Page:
Carotenoid metabolism during bilberry (Vaccinium myrtillus L.) fruit development under different light conditions is regulated by biosynthesis and degradation
Journal article, Peer reviewed
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- Vitenskapelige artikler 
Original versionBMC Plant Biology. 2016, 16. 10.1186/s12870-016-0785-5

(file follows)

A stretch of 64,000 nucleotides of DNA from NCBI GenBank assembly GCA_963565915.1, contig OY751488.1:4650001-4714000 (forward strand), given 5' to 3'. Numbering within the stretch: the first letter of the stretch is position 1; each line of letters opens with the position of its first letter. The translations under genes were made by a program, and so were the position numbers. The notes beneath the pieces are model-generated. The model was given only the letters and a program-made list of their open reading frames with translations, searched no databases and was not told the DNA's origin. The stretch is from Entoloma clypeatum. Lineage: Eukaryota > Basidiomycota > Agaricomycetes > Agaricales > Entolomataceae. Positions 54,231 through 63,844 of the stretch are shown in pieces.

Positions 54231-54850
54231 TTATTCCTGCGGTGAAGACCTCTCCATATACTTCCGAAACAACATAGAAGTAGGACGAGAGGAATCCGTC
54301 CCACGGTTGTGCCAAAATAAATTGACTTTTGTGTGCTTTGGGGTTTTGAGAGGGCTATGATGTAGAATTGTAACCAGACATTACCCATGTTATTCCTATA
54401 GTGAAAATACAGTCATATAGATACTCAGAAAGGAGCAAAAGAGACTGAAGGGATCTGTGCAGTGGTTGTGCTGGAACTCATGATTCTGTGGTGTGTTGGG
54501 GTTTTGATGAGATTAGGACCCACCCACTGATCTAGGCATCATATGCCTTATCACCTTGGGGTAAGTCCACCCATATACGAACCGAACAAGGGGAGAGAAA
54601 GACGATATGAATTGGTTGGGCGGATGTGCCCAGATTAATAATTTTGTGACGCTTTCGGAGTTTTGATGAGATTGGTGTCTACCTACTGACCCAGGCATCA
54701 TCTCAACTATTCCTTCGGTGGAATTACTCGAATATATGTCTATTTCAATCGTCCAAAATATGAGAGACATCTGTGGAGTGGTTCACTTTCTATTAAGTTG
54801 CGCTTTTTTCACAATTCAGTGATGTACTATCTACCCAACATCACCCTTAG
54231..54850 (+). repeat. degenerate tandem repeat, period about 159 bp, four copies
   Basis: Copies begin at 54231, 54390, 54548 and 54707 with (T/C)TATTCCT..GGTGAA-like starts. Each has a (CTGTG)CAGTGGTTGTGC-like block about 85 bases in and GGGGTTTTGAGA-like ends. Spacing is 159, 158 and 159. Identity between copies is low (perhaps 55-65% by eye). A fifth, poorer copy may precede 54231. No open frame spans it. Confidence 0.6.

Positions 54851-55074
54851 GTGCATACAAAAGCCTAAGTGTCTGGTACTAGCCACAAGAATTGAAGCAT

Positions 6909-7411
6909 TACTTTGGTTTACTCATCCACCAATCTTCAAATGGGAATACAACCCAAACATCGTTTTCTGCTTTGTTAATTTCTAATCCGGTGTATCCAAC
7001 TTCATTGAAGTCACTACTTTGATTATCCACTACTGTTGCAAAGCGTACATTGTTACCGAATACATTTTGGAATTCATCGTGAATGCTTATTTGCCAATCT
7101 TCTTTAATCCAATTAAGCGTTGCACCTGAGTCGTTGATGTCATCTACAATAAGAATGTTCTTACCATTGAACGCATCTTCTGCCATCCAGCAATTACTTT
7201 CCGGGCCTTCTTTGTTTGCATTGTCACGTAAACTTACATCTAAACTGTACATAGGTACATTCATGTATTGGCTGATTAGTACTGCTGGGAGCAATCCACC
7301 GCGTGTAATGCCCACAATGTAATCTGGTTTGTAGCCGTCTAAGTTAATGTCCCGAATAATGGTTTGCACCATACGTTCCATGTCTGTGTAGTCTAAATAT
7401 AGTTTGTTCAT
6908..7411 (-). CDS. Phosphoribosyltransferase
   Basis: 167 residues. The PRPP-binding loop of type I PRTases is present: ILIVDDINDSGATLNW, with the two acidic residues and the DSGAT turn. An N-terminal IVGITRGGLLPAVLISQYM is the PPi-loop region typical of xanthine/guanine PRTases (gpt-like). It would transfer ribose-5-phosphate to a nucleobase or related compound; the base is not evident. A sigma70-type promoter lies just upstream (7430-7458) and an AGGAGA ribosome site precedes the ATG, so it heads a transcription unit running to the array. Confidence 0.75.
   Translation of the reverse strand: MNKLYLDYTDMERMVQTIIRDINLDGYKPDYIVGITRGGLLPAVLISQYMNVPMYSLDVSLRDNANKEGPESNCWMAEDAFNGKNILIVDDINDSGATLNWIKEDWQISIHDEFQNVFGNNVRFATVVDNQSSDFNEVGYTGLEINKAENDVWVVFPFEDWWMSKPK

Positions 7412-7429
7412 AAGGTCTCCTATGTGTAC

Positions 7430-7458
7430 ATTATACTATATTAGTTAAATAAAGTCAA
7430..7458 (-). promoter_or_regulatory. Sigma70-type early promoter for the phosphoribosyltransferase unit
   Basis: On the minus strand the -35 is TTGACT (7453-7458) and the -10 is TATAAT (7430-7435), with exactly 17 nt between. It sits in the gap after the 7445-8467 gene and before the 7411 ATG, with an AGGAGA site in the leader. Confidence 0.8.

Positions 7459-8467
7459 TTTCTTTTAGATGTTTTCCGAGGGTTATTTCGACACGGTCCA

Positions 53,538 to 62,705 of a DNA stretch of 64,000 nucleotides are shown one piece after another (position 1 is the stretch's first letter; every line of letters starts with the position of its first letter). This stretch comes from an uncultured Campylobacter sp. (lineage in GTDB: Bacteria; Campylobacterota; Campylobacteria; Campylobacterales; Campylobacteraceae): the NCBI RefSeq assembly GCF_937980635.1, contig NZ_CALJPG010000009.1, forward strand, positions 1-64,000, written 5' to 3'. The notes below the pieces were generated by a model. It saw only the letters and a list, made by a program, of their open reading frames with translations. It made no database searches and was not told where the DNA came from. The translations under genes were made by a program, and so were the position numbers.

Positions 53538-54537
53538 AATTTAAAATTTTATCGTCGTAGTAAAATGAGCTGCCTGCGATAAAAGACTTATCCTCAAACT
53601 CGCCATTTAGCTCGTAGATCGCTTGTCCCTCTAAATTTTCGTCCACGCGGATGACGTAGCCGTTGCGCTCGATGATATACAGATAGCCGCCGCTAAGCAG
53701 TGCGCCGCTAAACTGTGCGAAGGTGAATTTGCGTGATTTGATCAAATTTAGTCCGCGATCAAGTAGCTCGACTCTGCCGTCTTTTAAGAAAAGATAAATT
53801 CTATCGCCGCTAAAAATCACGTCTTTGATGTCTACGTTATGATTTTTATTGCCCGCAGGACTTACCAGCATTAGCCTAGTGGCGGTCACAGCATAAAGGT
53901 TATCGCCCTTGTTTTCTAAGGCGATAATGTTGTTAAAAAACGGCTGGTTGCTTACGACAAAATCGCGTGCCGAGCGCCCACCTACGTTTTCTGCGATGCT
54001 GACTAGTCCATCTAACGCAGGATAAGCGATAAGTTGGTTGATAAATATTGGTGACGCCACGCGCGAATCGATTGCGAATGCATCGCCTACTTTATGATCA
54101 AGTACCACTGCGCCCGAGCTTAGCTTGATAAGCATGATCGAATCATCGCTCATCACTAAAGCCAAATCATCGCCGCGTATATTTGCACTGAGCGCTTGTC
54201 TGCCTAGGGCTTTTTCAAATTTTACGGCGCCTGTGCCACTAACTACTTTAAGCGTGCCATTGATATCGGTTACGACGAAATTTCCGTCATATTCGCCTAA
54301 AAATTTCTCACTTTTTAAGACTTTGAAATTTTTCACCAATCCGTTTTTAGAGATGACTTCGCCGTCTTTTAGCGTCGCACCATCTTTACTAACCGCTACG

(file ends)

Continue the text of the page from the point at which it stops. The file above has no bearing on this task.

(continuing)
Background: Carotenoids are important pigments and precursors for central signaling molecules associated in fruit development and ripening. Carotenoid metabolism has been studied especially in the climacteric tomato fruit but the content of carotenoids and the regulation of their metabolism have been shown to be highly variable between fruit species. Non-climacteric berries of the genus Vaccinium are among the best natural sources of health-beneficial flavonoids but not studied previously for carotenoid biosynthesis. Results: In this study, carotenoid biosynthetic genes, PSY, PDS, ZDS, CRTISO, LCYB, LCYE, BCH and CYP450-BCH, as well as a carotenoid cleavage dioxygenase CCD1 were identified from bilberry (V. myrtillus L.) fruit and their expression was studied along with carotenoid composition during fruit development under different photoperiod and light quality conditions. Bilberry was found to be a good source of carotenoids among fruits and berries. The most abundant carotenoids throughout the berry development were lutein and β-carotene, which were accompanied by lower amounts of 9Z-β-carotene, violaxanthin, neoxanthin, zeaxanthin, antheraxanthin and β-cryptoxanthin. The expression patterns of the biosynthetic genes in ripening fruits indicated a metabolic flux towards β-branch of the carotenoid pathway. However, the carotenoid levels decreased in both the β-branch and ε,β-branch towards bilberry fruit ripening along with increased VmCCD1 expression, similarly to VmNCED1, indicating enzymatic carotenoid cleavage and degradation. Intense white light conditions increased the expression of the carotenoid biosynthetic genes but also the expression of the cleavage genes VmCCD1 and VmNCED1, especially in unripe fruits. Instead, mature bilberry fruits responded specifically to red/far-red light wavelengths by inducing the expression of both the carotenoid biosynthetic and the cleavage genes indicating tissue and developmental stage specific regulation of apocarotenoid formation by light quality. Conclusions: This is the first report of carotenoid biosynthesis in Vaccinium berries. Our results indicate that both transcriptional regulation of the key biosynthetic genes and the enzymatic degradation of the produced carotenoids to apocarotenoids have significant roles in the determination of the carotenoid content and have overall effect on the metabolism during the bilberry fruit ripening.